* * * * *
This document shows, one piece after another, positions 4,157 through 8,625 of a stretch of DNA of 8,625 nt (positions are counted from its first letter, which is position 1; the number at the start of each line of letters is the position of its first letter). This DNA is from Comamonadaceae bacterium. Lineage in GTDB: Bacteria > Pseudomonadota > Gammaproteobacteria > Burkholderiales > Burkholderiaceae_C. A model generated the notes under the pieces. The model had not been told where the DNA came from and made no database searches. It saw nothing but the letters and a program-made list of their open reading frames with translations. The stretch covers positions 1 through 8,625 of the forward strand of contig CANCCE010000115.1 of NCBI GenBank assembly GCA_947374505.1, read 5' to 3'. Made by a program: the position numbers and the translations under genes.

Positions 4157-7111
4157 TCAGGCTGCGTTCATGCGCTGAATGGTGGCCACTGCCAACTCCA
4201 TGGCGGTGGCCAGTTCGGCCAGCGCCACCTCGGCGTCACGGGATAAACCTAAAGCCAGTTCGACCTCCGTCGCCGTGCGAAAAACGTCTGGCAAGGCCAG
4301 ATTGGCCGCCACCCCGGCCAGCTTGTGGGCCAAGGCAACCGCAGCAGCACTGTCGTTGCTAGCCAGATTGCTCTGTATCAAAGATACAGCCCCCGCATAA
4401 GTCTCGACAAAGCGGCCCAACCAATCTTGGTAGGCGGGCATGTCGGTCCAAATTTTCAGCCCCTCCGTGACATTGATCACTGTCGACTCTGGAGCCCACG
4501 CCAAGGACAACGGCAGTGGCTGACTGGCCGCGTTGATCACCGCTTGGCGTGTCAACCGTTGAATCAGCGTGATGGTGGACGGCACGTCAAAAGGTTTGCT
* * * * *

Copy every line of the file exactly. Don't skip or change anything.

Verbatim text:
This document shows, one piece after another, positions 4,157 through 8,625 of a stretch of DNA of 8,625 nt (positions are counted from its first letter, which is position 1; the number at the start of each line of letters is the position of its first letter). This DNA is from Comamonadaceae bacterium. Lineage in GTDB: Bacteria > Pseudomonadota > Gammaproteobacteria > Burkholderiales > Burkholderiaceae_C. A model generated the notes under the pieces. The model had not been told where the DNA came from and made no database searches. It saw nothing but the letters and a program-made list of their open reading frames with translations. The stretch covers positions 1 through 8,625 of the forward strand of contig CANCCE010000115.1 of NCBI GenBank assembly GCA_947374505.1, read 5' to 3'. Made by a program: the position numbers and the translations under genes.

Positions 4157-7111
4157 TCAGGCTGCGTTCATGCGCTGAATGGTGGCCACTGCCAACTCCA
4201 TGGCGGTGGCCAGTTCGGCCAGCGCCACCTCGGCGTCACGGGATAAACCTAAAGCCAGTTCGACCTCCGTCGCCGTGCGAAAAACGTCTGGCAAGGCCAG
4301 ATTGGCCGCCACCCCGGCCAGCTTGTGGGCCAAGGCAACCGCAGCAGCACTGTCGTTGCTAGCCAGATTGCTCTGTATCAAAGATACAGCCCCCGCATAA
4401 GTCTCGACAAAGCGGCCCAACCAATCTTGGTAGGCGGGCATGTCGGTCCAAATTTTCAGCCCCTCCGTGACATTGATCACTGTCGACTCTGGAGCCCACG
4501 CCAAGGACAACGGCAGTGGCTGACTGGCCGCGTTGATCACCGCTTGGCGTGTCAACCGTTGAATCAGCGTGATGGTGGACGGCACGTCAAAAGGTTTGCT